Learning Curve

My initial helicopter flight training took place at Skyrotors Ltd. Arnprior Ontario. I had no way of knowing it at the time, but flight training for the company was a very secondary operation. I remember my flight instructor walking me into the “real ” pilots room on my first day. He introduced me to the room full of veteran pilots.

“Gentlemen, this is Keith and he wants to be a helicopter pilot.”

The remark created great peels of laughter and I chuckled too, not knowing what was quite so funny about my career aspirations.

As the weeks went by I saw new students arrive and some leave. No one actually graduated. The attrition rate amongst us was fairly high, or so I thought. There were about 12 students in class on average and we were all encouraged to attend full time. The “plan” was to graduate in early Spring and be hopefully hired by Skyrotors. With 100 hours and a type check out in the Hughes 500 or Hiller 12E we would be given our marching orders, a kick in the pants and the usual admonition to not kill yourself.

Some students never made it that far.

Gilles, was from a wealthy Quebec family. His mother had financed his training and he could care less. Gilles wanted to be a motorcycle mechanic and motorcycle racer. The instructors had twice suggested he follow his heart and do just that but Gilles would stay till the money ran out or he actually graduated.

Shortly after reluctantly being given clearance to fly solo Gilles came back from a flight boasting of his latest escapade. He had been buzzing a snowmobile on a frozen lake. The snowmobile would move one way and Gilles would head him off on a low pass and make him change directions.” Idiot” we all said in both official languages. Gilles story had no sooner been told than a noise was heard from the instructors office and two faces appeared in the classroom. One face, we seldom saw but everyone recognized the red face above the snowmobile suit. Tom Cannon, owner of Skyrotors and recently harassed snowmobiler was giving Gilles a look that didn’t require either French or English to be spoken. Goodbye Gilles, good luck with that motorcycle career.

Another student that failed to graduate shall remain nameless. Another young man from a wealthy family. His father was a successful surgeon in Ottawa. The student should never have been allowed to fly. He was an alcoholic who attended sporadically between binges and had been a student longer than some of the instructors had been pilots. Money prevails and the students father was insistent that his son amount to something. Sober, would have been something.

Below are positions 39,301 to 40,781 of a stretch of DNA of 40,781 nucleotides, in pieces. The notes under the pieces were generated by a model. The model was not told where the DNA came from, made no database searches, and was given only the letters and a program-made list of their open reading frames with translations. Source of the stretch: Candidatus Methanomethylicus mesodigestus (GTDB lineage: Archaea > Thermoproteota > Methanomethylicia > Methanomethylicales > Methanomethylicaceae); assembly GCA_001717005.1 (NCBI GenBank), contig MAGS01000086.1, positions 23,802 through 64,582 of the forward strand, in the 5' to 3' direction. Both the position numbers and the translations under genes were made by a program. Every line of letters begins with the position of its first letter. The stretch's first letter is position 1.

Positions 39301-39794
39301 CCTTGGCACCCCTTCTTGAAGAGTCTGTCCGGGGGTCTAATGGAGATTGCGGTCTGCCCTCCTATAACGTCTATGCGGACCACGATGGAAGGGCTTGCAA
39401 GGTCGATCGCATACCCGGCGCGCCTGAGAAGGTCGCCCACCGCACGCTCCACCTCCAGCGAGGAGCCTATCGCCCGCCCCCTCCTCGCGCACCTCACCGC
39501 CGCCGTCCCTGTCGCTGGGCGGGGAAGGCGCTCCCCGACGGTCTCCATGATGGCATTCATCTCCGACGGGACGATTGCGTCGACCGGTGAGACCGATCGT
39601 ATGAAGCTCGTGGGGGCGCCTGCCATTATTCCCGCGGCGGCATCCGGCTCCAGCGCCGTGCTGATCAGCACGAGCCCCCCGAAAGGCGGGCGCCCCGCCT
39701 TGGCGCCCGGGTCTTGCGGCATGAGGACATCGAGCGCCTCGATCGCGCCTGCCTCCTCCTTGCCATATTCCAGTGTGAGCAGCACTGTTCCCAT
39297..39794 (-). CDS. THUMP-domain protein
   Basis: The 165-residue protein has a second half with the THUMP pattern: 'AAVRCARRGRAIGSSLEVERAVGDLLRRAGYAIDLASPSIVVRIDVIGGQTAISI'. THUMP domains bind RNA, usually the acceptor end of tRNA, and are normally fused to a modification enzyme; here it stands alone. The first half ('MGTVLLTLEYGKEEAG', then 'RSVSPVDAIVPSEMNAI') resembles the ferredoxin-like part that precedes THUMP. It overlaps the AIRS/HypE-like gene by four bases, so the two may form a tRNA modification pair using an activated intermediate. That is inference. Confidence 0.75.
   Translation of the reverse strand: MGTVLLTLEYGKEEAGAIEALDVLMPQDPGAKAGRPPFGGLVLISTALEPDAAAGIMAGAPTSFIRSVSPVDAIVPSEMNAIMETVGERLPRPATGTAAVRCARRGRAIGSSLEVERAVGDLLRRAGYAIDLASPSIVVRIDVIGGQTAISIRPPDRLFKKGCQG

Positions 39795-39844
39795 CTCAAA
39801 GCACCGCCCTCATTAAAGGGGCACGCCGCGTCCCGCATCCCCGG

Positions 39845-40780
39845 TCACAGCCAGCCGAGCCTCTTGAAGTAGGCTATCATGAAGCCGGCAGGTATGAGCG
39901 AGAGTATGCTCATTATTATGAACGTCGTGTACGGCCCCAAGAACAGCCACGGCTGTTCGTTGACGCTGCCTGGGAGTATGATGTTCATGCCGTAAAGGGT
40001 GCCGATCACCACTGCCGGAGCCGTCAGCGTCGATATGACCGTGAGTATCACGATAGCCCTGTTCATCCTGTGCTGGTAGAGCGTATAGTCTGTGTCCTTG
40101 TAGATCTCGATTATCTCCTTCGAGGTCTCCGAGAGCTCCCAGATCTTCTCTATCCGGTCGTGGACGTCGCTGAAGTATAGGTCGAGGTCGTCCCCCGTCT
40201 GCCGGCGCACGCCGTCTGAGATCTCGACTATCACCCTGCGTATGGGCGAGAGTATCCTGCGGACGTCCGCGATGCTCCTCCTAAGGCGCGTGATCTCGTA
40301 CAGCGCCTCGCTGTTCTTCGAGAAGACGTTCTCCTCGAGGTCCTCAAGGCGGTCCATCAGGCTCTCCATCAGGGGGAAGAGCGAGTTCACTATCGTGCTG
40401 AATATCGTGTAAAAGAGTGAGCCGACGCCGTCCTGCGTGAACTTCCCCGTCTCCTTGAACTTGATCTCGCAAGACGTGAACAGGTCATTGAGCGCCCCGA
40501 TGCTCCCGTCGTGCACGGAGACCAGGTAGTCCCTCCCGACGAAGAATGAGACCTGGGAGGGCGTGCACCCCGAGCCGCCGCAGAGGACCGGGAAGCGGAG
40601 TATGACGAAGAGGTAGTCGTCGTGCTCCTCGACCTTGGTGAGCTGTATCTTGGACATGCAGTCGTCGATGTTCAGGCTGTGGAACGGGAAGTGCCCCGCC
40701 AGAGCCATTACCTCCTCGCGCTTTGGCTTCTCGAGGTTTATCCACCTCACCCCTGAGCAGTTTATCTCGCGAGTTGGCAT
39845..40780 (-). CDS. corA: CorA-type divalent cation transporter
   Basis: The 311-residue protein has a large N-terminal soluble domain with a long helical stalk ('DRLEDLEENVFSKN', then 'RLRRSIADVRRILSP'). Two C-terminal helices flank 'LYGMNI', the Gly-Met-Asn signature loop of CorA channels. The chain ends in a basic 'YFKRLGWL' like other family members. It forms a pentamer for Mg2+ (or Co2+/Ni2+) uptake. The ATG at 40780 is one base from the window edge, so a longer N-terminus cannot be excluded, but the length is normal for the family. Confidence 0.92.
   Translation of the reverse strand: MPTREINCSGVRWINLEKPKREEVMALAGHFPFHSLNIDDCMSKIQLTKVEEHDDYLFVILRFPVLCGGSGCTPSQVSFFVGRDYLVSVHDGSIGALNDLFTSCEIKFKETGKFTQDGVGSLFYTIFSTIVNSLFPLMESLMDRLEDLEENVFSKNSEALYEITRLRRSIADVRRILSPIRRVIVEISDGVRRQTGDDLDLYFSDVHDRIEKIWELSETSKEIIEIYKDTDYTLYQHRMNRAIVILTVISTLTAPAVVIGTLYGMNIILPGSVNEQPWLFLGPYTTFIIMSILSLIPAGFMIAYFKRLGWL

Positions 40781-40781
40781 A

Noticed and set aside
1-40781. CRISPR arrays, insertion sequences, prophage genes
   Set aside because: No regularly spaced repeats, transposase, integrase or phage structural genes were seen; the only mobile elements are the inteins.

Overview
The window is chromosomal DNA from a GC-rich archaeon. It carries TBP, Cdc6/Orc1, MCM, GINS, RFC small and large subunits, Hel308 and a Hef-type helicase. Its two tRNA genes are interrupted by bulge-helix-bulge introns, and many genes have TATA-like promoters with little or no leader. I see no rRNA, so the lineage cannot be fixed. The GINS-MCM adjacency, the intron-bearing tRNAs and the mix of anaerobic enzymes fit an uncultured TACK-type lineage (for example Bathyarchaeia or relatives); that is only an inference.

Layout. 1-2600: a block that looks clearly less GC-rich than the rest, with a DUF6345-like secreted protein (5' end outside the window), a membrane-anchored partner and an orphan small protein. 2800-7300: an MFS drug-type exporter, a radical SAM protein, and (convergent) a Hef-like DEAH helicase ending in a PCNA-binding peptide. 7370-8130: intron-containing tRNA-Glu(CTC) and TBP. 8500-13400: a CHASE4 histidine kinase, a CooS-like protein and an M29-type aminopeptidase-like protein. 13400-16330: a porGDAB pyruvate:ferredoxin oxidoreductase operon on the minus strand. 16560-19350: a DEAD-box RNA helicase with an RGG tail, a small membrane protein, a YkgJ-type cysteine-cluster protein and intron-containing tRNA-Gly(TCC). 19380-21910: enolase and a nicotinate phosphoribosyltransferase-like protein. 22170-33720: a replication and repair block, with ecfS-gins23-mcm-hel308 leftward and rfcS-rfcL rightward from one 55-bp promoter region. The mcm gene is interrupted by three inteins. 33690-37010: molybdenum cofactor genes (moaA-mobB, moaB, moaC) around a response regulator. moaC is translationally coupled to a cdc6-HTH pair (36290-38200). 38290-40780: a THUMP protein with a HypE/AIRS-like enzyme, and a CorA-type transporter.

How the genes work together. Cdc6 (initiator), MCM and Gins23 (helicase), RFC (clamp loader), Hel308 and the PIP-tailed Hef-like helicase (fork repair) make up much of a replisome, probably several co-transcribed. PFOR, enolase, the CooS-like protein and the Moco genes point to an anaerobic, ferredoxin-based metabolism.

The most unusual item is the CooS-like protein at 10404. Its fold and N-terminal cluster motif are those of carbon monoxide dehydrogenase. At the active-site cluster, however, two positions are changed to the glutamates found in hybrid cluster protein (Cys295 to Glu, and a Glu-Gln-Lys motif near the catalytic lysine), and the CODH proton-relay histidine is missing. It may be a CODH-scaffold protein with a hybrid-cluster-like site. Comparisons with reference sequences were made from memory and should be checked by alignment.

Skyrotors had a mixed fleet of training aircraft which included the Bell 47G-2, Bell 47G-4A, Hughes 269, Hiller 12E and the Brantley B2B.

Turbine training was in the Hughes 500. The 269 and the Brantley seemed to operate in a permanent state of “down for maintenance”. Most of us agreed that the Brantley was better off left in the Hangar and after a couple of autorotations in the Hughes 269, most students were lining up for the Bells. The Hiller scared all of us. It was a back up helicopter and back in those days most of us weanies would have rather just taken the day off, than have to fly it. We didn’t get the chance. The company put it back to work, flown by real men, who were real pilots, or so we were told.

Returning from a 4 day hiatus of alcohol induced behavioral modification, our most senior student scheduled his cross country. I’ll never know for sure why the Brantley was the helicopter chosen for the flight. I could speculate that management may have considered it the most expendable helicopter in the fleet, but I don’t know.


No matter. He never returned from his first cross country. As word got around that our worst student had not returned from his cross country, speculation abounded as to which tavern he may be parked beside. Instructors and students were dispatched for some dual instruction, (no sense having non revenue flights) to fly the route.

Along the route the aircraft was found in a clearing. It was essentially undamaged except for what we know in our business as a sudden stoppage event. It was not difficult for Transport Canada to recreate the cause of the accident. The Brantley is a helicopter built low to the ground with a correspondingly low rotor system. A person having stopped to relieve himself walking back to the running helicopter could forget that fact. The last thing that went through his mind was, of course, the rotor blade. Money can’t fix that kind of problem.

About Heligypsy

Has it really been forty-seven years flying helicopters all over the world? I guess it's time to share some stories, I hope you enjoy my adventures.
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4 Responses to Learning Curve

  1. Debbe says:

    What an ending.
    Gill humor…
    and you’re still a helicopter pilot!
    Even with that it was pretty interesting.

  2. Ren says:

    What did you not like about the Hiller? I was thinking of picking one up because of low acquisition cost and start a ride business, what are your thoughts?

  3. Joe Sawkins says:

    Great story Keith. You write, as well as you fly. Always good to hear from you. Uh12E pilot, they don’t scare me. Joe S.

    • Heligypsy says:

      Thanks Joe, the only thing that ever frightened me about the 12E was that I was starting to look like a fiddler crab with an oversized left arm.
      I recall your great story of getting stuck st a cabin with no VHF radio and no fuel.

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